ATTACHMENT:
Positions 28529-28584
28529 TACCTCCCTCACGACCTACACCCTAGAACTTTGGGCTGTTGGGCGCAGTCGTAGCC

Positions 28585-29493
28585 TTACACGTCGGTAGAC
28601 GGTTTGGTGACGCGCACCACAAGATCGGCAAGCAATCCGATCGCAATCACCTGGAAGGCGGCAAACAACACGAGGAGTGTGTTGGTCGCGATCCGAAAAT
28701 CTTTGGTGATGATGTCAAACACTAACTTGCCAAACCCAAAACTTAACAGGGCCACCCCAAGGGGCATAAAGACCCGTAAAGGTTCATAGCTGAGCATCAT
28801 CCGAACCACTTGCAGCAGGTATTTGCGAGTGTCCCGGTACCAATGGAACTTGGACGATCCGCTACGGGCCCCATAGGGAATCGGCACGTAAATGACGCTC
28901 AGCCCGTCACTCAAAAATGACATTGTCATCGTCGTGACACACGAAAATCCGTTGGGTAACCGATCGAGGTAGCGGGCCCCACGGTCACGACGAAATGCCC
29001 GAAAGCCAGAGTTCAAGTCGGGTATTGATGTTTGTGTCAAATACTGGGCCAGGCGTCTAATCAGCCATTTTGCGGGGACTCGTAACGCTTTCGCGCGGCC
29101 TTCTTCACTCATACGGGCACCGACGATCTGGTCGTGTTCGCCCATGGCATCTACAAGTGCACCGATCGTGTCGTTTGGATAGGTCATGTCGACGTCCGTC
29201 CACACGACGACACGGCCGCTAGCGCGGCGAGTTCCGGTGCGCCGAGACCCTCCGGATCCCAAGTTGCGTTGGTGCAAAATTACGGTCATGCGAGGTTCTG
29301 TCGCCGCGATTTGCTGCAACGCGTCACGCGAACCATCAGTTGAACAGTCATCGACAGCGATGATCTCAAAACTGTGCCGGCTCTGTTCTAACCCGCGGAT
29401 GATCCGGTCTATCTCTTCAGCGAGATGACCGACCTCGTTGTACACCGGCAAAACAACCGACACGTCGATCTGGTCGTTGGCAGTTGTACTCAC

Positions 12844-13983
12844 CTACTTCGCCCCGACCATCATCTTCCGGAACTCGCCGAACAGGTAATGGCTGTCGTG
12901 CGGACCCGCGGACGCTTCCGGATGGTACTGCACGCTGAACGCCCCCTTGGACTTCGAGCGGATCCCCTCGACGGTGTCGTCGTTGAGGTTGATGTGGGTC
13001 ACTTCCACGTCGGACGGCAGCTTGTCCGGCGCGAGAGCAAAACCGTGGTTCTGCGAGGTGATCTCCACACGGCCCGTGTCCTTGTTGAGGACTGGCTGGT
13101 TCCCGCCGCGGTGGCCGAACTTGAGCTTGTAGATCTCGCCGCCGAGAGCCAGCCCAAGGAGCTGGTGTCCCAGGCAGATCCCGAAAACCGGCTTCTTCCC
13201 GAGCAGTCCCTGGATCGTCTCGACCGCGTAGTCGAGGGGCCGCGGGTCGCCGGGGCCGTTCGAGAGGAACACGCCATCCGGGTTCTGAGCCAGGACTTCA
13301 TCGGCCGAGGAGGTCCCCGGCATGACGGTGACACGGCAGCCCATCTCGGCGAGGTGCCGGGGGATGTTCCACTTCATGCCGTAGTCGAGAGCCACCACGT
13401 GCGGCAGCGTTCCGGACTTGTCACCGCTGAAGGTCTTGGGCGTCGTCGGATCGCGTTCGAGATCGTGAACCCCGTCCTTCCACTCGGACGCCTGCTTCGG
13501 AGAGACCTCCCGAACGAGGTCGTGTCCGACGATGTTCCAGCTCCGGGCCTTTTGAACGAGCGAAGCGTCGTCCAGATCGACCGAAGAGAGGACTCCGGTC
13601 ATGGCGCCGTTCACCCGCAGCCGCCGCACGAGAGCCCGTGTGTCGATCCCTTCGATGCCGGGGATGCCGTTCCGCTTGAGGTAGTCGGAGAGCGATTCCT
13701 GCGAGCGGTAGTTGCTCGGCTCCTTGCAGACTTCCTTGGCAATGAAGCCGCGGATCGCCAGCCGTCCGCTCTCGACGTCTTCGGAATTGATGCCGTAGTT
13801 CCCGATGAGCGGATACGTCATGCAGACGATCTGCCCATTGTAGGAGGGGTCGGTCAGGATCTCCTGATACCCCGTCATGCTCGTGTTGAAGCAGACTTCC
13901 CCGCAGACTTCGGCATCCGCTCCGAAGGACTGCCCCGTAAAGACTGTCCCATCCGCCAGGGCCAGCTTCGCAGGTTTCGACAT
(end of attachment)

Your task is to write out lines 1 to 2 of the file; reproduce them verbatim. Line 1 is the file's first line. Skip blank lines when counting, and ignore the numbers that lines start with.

Positions 28529-28584
28529 TACCTCCCTCACGACCTACACCCTAGAACTTTGGGCTGTTGGGCGCAGTCGTAGCC